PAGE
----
Originally published by Time Out Chicago: TOC | M.A.N.D.Y.
GET PHYSICAL 7TH ANNIVERSARY: MIXED BY M.A.N.D.Y.
Get Physical Records
house \haus \ n + tech•no \tek-nõ\ n
Listening to the latest DJ-mix from dynamic Berlin duo M.A.N.D.Y. (a.k.a. Philipp Jung and Patrick Bodmer) is always more of a treat than a task. The two head up one of Germany’s sources for the techier side of house and the housier side of techno, Get Physical Records. Home to a star-studded cast of producers and DJs that includes Booka Shade and DJ T, the label is often synonymous with the best in dance music.
The individual parts of Get Physical’s latest release, a 7th Anniversary mix disc, will mostly meet with smiles. A master of its art, M.A.N.D.Y. fine-tunes each of its mixes with all of the requisite ebbs and flows to perfectly re-create the feel of a packed dance floor, misty with perspiration. If you close your eyes, you can almost anticipate points where the crowd breaks down into fits of applause and whistling before being built back up into dance frenzy.
Track selection is where things get a bit murky. The mix sees the signature soft-tipped thump of Booka Shade on more than three separate occasions, which is usually a good thing. Get Physical’s flagship act has earned the exposure. Add to that some soul from Samim and Mical’s remix of Chelonis R. Jones’s Prince-like “Le Bateau Ivre” before shifting gears to the ghetto-techno-juke of “To the Gum” by Riton and Heidi, and you have a colorful breakup of the sometimes tracky monotony. Other highlights include Marc Newumann’s “Calypso” and Elbee Bad’s “Just Don’t Stop the Dance.”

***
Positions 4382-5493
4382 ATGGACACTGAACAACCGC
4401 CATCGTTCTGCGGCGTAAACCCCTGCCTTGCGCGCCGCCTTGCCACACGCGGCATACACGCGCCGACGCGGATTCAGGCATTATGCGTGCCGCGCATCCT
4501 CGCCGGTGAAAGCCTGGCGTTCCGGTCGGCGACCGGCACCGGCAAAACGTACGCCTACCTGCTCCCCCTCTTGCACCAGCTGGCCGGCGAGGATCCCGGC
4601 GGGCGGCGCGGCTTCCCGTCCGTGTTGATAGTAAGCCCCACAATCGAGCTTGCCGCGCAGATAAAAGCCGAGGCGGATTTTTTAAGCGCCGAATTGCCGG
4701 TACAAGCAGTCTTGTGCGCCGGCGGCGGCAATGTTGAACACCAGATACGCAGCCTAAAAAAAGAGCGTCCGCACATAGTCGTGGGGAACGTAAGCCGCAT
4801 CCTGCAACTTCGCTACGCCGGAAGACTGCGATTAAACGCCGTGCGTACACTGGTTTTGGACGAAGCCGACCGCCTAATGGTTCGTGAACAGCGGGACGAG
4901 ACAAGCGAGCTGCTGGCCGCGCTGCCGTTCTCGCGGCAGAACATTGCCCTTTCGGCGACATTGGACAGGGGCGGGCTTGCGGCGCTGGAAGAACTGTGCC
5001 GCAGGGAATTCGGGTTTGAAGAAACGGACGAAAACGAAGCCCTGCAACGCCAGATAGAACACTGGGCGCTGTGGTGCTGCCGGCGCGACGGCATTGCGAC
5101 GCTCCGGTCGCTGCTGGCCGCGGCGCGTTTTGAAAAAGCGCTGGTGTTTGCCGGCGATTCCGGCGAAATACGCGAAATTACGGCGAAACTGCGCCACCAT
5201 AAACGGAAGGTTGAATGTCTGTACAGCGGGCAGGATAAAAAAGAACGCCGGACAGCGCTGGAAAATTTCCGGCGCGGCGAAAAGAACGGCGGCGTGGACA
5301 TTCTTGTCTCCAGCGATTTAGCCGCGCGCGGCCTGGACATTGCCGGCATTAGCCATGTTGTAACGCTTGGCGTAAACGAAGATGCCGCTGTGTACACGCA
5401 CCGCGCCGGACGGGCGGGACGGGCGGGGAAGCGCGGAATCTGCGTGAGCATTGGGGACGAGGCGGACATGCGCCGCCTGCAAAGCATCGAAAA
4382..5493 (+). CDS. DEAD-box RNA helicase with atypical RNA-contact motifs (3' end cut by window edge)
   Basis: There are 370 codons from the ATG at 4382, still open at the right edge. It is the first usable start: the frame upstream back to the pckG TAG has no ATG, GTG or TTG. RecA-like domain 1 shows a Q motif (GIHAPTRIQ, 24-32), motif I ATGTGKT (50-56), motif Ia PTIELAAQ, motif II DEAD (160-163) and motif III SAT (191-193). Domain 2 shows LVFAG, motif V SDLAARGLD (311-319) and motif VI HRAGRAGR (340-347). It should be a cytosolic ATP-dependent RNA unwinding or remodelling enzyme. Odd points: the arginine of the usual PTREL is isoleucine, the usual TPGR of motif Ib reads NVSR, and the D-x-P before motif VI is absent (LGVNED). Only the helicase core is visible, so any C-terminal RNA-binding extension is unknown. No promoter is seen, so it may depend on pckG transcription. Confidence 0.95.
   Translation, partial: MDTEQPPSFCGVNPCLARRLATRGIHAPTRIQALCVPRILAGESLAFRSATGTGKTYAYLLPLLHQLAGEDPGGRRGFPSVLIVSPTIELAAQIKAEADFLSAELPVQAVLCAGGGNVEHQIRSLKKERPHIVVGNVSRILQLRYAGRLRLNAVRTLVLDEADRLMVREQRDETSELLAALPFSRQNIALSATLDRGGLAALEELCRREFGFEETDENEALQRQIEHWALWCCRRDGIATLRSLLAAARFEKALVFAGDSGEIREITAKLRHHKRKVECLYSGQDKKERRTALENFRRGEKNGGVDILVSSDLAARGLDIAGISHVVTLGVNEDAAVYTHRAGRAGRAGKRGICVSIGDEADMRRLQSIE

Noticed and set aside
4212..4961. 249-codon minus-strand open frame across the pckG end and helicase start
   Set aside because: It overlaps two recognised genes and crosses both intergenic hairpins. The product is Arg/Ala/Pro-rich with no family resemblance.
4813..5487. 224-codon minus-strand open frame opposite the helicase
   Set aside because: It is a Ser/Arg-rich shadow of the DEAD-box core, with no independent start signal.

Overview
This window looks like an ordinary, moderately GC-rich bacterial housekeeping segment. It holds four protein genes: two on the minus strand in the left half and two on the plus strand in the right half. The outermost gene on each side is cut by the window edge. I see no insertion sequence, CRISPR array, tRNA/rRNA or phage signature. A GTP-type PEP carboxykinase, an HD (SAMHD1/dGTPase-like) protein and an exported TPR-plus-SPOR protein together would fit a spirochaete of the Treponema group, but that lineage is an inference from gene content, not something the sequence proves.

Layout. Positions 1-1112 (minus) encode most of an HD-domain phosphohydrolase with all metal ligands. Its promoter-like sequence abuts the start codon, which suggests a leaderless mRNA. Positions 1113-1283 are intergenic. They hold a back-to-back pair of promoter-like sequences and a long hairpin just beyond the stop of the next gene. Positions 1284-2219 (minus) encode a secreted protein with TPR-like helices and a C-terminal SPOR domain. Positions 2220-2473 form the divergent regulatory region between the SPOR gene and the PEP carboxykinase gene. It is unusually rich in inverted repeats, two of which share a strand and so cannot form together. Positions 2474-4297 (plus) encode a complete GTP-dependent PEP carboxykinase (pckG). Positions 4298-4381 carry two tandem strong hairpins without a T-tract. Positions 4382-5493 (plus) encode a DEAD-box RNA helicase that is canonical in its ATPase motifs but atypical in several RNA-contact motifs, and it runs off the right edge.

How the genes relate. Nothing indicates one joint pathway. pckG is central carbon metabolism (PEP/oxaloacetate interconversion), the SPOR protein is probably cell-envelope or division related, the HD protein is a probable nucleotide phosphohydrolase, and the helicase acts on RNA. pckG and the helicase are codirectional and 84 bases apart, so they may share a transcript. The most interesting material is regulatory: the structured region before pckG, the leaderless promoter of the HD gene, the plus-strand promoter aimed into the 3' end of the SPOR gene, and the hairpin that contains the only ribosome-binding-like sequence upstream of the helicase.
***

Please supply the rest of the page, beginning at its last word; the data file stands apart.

The stutter steps are few but noticeable. Jona’s housed-up remake of Dave Brubeck’s “Take Five” is a glaring example. The original isn’t in 4/4 time which makes for tricky adaptation to the dance floor. Not only that, but it’s the only time the sound scape is taken over by a strong piano line which, when finally over, leaves a gaping sonic hole in the mix. Other low points include Patrice Bäumel’s “Roar,” which sounds more like a metal detector on the fritz than an actual song.
Beyond these specific critiques—M.A.N.D.Y.’s latest just doesn’t measure up to its past mixes—it works as party platter or gym soundtrack. If you’re looking for a first foray into M.A.N.D.Y. or Get Physical, start with 5 Years of Get Physical and M.A.N.D.Y.’s contribution to the At the Controls mix-CD series.
- Joshua P. Ferguson